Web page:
In Chess, Variability in Play Is Not Dumb Luck

March 14, 2015 3:05 PM

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In Chess, Variability in Play Is Not Dumb Luck

In a tense game in last year’s world chess-championship match, Magnus Carlsen made a huge mistake—an error so obvious to grandmasters that as soon as his hand left the piece, he saw it himself and paused nervously before writing down his move. Incredibly, his opponent, Viswanathan Anand, failed to make the winning reply, allowing Mr. Carlsen to escape. It was a rare “double blunder” among the chess elite—but was luck involved?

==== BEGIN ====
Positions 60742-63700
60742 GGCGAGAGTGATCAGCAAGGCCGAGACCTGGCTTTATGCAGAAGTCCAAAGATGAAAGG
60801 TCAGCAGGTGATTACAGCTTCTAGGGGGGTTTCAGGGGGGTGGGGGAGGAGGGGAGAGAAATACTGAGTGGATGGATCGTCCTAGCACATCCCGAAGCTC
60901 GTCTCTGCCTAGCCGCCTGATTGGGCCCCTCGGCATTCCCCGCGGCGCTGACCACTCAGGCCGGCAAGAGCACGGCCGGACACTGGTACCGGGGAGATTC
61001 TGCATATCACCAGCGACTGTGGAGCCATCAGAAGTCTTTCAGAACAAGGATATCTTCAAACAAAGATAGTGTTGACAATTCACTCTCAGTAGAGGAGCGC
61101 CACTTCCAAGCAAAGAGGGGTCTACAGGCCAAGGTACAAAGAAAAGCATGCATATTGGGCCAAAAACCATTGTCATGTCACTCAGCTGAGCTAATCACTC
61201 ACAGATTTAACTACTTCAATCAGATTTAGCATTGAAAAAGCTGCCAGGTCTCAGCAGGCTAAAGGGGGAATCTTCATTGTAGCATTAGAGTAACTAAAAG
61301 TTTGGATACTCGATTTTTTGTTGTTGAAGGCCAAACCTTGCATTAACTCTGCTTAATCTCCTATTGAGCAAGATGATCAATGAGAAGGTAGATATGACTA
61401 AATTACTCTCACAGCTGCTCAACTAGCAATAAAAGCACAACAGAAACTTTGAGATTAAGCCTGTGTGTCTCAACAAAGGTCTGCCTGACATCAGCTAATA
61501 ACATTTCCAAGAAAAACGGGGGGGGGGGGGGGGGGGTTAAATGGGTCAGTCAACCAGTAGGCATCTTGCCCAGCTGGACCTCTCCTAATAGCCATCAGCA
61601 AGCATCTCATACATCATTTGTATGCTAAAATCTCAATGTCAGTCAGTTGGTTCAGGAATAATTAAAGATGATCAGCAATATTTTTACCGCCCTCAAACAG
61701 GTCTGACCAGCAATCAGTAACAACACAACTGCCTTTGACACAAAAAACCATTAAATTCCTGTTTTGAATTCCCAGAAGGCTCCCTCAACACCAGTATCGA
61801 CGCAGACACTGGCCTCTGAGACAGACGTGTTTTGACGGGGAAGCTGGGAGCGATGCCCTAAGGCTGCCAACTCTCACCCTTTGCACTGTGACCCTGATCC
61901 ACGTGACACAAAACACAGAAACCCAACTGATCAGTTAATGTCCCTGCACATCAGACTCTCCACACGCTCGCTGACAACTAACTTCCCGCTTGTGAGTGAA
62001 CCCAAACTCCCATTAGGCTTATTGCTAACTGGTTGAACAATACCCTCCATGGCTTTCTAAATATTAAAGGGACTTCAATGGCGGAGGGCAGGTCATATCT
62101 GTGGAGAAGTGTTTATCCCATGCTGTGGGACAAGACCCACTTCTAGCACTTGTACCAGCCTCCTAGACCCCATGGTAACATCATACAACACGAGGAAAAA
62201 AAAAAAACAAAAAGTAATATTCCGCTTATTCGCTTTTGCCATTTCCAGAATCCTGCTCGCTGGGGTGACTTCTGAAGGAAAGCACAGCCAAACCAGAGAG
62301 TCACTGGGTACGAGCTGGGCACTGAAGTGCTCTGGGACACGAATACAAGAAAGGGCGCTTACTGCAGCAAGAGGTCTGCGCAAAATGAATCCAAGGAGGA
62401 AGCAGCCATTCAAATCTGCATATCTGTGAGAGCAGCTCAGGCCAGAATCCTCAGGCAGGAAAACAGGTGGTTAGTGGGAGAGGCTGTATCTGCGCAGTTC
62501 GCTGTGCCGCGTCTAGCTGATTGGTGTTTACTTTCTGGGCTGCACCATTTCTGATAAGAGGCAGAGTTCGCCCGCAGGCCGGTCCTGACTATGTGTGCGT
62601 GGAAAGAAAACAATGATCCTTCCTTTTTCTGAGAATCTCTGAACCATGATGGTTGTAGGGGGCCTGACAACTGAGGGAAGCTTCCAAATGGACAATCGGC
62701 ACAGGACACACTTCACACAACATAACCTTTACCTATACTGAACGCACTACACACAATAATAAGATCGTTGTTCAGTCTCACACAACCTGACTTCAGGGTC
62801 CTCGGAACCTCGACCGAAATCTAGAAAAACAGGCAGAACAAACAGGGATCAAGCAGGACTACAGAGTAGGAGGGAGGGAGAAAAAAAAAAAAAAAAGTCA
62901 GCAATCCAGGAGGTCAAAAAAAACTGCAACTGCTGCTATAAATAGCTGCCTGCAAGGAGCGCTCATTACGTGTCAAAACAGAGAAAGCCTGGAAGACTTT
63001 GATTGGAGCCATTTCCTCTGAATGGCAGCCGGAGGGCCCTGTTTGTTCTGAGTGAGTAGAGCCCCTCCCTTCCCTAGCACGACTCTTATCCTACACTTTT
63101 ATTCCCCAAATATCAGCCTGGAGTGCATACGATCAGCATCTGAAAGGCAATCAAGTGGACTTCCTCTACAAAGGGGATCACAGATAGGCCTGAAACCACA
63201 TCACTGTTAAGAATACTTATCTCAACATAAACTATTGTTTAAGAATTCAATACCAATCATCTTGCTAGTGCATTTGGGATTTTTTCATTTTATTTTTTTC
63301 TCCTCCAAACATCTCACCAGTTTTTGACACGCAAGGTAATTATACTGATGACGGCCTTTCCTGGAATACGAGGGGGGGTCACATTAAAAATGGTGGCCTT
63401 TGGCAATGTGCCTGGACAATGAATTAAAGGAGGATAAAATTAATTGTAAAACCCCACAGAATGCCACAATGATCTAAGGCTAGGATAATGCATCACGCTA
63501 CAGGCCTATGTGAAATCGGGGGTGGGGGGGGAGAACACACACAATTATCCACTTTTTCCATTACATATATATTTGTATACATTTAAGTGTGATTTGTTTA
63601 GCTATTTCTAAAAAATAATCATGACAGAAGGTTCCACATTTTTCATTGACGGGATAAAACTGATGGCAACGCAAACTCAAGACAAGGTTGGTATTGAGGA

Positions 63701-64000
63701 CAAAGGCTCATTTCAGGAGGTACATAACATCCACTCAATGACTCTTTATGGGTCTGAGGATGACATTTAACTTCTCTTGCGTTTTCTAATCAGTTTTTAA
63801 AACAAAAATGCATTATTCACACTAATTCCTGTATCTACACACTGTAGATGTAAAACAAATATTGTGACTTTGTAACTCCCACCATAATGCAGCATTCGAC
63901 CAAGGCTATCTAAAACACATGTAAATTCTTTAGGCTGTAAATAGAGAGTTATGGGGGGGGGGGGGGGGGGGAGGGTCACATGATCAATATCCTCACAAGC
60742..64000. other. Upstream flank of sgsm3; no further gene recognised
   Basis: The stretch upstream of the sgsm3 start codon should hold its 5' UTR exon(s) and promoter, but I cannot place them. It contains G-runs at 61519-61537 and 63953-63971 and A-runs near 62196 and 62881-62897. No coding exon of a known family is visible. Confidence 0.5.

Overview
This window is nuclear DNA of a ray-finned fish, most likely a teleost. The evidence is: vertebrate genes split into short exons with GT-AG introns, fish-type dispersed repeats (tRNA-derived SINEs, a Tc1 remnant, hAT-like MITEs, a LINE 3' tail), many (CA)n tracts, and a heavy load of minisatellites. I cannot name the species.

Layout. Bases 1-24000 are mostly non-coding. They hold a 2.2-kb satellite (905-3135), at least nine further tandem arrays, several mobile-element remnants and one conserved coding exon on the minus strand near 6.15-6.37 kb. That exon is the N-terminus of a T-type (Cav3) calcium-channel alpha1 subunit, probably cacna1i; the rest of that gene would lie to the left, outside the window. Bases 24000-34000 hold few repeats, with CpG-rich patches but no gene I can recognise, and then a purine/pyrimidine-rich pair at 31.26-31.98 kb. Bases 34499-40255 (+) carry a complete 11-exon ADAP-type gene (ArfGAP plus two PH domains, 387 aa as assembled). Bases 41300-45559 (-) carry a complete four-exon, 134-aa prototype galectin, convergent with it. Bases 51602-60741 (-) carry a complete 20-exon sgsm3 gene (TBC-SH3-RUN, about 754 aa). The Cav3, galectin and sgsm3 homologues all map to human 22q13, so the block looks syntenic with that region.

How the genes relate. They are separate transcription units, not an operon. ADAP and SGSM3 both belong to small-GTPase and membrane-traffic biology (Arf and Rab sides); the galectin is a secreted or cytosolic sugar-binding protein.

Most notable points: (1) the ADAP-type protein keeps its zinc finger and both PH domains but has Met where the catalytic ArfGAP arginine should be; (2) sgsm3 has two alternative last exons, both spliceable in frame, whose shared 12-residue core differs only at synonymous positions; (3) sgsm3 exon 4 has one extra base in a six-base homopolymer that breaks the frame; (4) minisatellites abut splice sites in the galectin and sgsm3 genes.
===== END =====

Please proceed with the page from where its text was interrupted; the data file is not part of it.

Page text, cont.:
Games are often categorized as being ruled primarily by skill or by chance. In some children’s favorites, like War or Chutes and Ladders, every move is dictated by the roll of dice or the shuffle of cards, so luck alone determines who wins. In poker, Monopoly and most modern tabletop and computer ga...

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